Fixed income investors should keep a close eye on the tax implications of the muni-to-Treasury ratio. A crossover trade may prove useful—and our quiz might prove insightful.
For investors in the highest federal tax bracket, tax-free municipal bonds have generally offered the highest after-tax returns compared with other high-quality investments, such as US Treasuries. This has been largely true through various US tax regimes. However, investors shouldn’t assume this is always the case.
We interpret the relationship between AAA-rated munis and Treasuries as a ratio of tax-exempt yields to Treasury yields. One might expect the ratio would be a simple function of the tax rate. For example, if the tax rate were 35%, a AAA-muni-to-Treasury ratio of 65% would make the equation a wash. But the reality is more complex.
The value of the crossover trade
Certain factors, such as supply and demand or volatility in the Treasury market, may shift muni-to-Treasury ratios significantly. The ratio for a five-year AAA muni bond has averaged 83% over the past 10 years, with a minimum ratio of 38% (February 2021) and a maximum ratio of 623% (March 2020). The minimum and maximum ratios, both of which were set in the past year and a half resulted from extreme market conditions. Minimum ratios typically track closer to 50%, and the maximum closer to 150%. When the muni-to-Treasury ratio becomes low enough, investors may earn a higher after-tax yield by owning a Treasury position. They may also benefit from the reversion back toward the higher average ratio.
When the muni-to-Treasury ratio is low, an investor can sell out of relatively overvalued tax-exempt bonds and purchase a US Treasury or high-quality taxable municipal bond of the same maturity. When market conditions change and the ratio reverts to the mean, the investor can reverse the trade. These are often called crossover trades. When a professional active manager executes them properly, these trades have proven beneficial to certain investors.
An episode from December 2020 provides a useful example. A Treasury rally, heavy reinvestment flows, and lower new-issue supply created the perfect environment for ratios to drop below 60% in maturities of eight years or shorter. For example, the ratio of five-year AAA munis to five-year US Treasuries was 58% at the end of December 2020. This made it advantageous in certain instances to sell munis in favor of Treasuries. Ratios continued to get richer into the eight- to 10-year portion of the curve in January as reinvestment flows continued and new-issue supply remained muted. Across actively managed strategies where managers could implement this trade, investors purchased roughly $1.1 billion in US Treasuries, equating to roughly 15% of strategy composites. Yields have sold off significantly over the year to date, creating an opportunity to exit the Treasury trade and buy back muni bonds at cheaper valuations. While we’ve recently exited the trade in the 10-year part of the curve, we haven’t hit lower ratios to exit the Treasury positions in the five-year part of the curve.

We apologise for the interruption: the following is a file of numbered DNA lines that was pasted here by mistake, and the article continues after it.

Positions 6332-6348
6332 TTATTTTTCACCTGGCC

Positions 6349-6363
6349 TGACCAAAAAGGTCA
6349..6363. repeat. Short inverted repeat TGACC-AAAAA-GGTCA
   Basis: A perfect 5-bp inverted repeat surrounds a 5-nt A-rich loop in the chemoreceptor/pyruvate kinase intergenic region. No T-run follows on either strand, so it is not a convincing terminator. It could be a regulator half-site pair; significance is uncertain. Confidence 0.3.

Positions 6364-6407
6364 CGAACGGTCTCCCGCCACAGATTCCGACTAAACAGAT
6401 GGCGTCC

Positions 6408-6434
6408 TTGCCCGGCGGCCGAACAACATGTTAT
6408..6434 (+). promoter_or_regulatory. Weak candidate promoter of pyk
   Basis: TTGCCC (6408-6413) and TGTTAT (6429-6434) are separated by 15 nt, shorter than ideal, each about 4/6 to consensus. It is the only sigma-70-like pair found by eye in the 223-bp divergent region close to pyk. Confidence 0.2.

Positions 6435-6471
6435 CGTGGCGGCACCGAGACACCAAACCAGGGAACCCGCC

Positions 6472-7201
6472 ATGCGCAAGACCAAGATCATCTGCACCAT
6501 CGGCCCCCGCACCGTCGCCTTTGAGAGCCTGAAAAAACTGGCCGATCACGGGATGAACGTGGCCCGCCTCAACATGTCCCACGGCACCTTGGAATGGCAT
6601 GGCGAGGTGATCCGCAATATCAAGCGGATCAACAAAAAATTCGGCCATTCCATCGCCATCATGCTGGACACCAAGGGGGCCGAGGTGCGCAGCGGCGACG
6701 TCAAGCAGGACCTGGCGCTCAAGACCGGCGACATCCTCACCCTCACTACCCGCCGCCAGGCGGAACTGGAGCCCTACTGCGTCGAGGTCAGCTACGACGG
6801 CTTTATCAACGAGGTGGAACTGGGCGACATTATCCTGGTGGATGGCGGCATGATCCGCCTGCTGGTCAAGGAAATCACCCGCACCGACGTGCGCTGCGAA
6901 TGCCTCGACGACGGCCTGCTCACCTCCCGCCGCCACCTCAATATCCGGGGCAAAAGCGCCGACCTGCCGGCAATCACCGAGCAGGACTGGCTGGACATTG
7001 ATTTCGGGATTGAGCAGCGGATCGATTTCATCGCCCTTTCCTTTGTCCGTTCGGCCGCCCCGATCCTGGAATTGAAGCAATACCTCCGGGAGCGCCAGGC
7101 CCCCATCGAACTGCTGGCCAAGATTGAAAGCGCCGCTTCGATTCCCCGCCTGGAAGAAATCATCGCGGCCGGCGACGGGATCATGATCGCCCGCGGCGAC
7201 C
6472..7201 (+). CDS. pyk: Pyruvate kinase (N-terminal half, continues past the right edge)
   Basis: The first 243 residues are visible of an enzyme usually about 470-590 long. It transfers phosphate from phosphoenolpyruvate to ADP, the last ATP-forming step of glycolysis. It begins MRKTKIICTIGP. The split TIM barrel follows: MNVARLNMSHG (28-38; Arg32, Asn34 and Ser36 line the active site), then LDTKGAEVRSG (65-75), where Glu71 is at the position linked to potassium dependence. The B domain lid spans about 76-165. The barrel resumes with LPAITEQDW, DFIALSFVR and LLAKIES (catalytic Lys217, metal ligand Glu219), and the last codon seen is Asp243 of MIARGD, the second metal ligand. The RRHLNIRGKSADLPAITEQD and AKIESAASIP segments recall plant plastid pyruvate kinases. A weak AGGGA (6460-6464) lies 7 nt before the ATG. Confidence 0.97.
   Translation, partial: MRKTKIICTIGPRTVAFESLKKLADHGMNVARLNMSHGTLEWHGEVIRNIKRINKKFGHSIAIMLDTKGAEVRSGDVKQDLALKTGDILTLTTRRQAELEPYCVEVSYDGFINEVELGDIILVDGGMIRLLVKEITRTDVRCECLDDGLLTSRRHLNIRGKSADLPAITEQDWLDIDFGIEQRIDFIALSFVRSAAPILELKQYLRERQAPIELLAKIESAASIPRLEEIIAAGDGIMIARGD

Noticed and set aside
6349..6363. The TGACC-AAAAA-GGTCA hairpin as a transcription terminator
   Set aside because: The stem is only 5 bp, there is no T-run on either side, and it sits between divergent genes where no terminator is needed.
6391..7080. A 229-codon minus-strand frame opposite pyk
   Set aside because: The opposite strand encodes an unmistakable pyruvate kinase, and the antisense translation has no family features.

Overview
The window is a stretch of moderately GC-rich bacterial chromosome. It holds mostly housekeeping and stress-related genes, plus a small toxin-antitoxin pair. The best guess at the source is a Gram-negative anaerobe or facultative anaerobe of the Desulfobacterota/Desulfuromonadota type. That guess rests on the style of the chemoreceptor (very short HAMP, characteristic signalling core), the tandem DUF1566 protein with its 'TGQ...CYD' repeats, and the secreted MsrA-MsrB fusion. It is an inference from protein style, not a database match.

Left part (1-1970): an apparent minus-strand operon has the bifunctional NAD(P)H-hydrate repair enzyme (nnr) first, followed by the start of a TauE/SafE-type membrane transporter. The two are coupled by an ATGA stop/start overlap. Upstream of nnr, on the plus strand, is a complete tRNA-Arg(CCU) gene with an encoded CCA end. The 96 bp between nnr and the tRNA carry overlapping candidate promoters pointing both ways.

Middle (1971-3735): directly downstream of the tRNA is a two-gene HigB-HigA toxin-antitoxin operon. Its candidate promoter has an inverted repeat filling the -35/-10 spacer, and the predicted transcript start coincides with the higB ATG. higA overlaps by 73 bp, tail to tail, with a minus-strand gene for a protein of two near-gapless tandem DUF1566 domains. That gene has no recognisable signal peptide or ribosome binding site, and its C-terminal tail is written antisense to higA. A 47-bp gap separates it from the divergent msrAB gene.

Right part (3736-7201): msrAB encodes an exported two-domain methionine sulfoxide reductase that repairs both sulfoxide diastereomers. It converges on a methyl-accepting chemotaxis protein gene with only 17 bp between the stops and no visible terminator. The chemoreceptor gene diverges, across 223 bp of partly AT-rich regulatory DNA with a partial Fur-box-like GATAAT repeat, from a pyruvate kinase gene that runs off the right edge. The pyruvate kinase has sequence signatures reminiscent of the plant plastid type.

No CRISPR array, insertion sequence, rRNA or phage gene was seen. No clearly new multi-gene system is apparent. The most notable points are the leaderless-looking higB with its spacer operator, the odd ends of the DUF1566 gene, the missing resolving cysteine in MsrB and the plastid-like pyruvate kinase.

The table below shows all the periods after 2008 when the muni-to-Treasury ratio has been rich. The beginning date is when the ratio of the five-year AAA muni bond yield to the five-year Treasury yield had been below 65% for a minimum of four consecutive trading days. The ending date shows when the ratio normalized to average levels, which we define as a period of four consecutive days when the ratio climbed above 80%. An investor able to cross over between these markets without transaction costs would have outperformed by 1.49% on average across the six crossover periods. Managers initiated the trade by rotating into Treasuries versus muni bonds of similar maturity and duration.
Historical crossover periods
Source: Bloomberg, 3/21/2022. For illustrative purposes only. Not a recommendation to buy or sell any security.